Have you been diagnosed with both TMJ disorder and sleep apnea and are wondering if the TMJ problem is causing or aggravating your sleep apnea?
The Big Question
TMJ disorder (also known as TMD) is a pain to have. Untreated sleep apnea does not typically cause pain, but it most certainly causes other issues like snoring (usually), excessive daytime drowsiness and difficulty concentrating, but sometimes it can result in morning headaches.
TMJ disorder, too, can cause headaches – but not just in the morning.
But can temporomandibular joint disorder either cause obstructive sleep apnea or make pre-existing sleep apnea worse?
“No, TMD and sleep apnea are totally different conditions that can sometimes overlap but are caused by different things,” says Dr. Haissam Dahan, DMD, MSc, PhD, lecturer at Harvard and McGill University and owner of Ottawa TMJ & Sleep Apnea Clinic.
Dr. Dahan also says, “TMD is a painful condition of the jaw muscles, joint and cartilage, while sleep apnea is a sleep disorder that causes people to lose oxygen while asleep.”
Dentists can help patients with obstructive sleep apnea by fashioning a custom-made mandibular advancement device (MAD).
It looks like an athlete’s mouth guard and shifts the lower jaw forward while the patient is asleep.
This opens up the airway to prevent blockage from the base of the tongue. The MAD is sometimes recommended as a treatment for only mild obstructive sleep apnea.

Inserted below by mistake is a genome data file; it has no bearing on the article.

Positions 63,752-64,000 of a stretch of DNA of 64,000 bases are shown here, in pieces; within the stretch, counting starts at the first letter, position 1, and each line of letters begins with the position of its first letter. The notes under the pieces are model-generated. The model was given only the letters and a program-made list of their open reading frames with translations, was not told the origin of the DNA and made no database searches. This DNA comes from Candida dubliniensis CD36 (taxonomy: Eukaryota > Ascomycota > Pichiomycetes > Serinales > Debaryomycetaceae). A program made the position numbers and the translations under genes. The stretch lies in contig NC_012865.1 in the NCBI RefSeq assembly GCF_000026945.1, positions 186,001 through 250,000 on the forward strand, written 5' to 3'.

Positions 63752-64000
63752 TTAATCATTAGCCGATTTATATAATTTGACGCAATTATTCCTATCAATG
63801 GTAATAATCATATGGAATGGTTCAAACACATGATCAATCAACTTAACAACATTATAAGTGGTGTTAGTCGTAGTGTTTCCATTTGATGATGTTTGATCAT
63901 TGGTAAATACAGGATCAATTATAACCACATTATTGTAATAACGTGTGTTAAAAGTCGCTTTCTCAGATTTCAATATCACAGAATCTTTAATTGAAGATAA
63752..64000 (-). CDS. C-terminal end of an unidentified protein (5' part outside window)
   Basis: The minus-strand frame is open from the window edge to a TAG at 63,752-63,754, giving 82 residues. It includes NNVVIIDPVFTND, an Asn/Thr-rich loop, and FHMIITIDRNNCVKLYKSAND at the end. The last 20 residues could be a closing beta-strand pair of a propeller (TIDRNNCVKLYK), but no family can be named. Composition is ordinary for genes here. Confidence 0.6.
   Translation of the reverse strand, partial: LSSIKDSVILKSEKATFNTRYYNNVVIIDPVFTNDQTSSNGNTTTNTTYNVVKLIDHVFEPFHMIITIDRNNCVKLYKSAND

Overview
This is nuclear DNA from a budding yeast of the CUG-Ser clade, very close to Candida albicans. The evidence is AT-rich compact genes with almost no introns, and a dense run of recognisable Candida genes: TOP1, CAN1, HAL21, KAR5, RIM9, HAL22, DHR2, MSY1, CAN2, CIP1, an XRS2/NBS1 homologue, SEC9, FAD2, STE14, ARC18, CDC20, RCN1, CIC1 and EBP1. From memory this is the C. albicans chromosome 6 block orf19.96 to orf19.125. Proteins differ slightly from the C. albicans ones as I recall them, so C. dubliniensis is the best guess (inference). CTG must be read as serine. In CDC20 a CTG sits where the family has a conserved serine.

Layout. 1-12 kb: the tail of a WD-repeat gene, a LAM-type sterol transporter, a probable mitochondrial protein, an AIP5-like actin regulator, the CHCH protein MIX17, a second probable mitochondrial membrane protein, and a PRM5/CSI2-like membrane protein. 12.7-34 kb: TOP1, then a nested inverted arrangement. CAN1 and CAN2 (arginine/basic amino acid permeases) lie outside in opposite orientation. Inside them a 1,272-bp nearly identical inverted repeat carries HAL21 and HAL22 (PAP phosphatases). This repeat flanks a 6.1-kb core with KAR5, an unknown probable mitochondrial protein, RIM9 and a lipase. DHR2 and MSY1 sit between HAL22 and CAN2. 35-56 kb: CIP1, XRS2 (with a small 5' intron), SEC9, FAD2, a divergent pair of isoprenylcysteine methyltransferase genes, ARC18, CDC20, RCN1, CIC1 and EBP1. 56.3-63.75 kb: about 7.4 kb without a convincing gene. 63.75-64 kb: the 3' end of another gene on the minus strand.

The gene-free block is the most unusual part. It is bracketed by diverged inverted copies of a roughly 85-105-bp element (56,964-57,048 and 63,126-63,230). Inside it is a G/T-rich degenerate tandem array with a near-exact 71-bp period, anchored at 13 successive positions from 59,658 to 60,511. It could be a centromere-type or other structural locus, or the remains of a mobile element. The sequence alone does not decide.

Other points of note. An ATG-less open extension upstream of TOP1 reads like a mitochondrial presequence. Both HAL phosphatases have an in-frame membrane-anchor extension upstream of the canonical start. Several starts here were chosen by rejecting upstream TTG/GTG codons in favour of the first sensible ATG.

When the tongue relaxes too much while someone is asleep, it can fall backwards against the throat, partially or completely blocking the airway.
This process is not caused by or made worse by TMJ disorder. TMJ disorder has nothing to do with the tongue slipping backwards overnight.
Another cause of obstructive sleep apnea is a big uvula—that thing in the back of the throat that looks like a punching bag.
If the uvula is big enough, the over-relaxed tongue can press it into the back of the airway—obstructing airflow.
Another cause of obstructive sleep apnea is that of just having a lot of throat tissue. During sleep it can collapse and block the airway.
Having a naturally narrow airway is another risk factor for OSA.
None of these dynamics are influenced by TMJ disorder, let alone caused by it.
For another TMJ specialist’s take on the connection to sleep apnea, go here.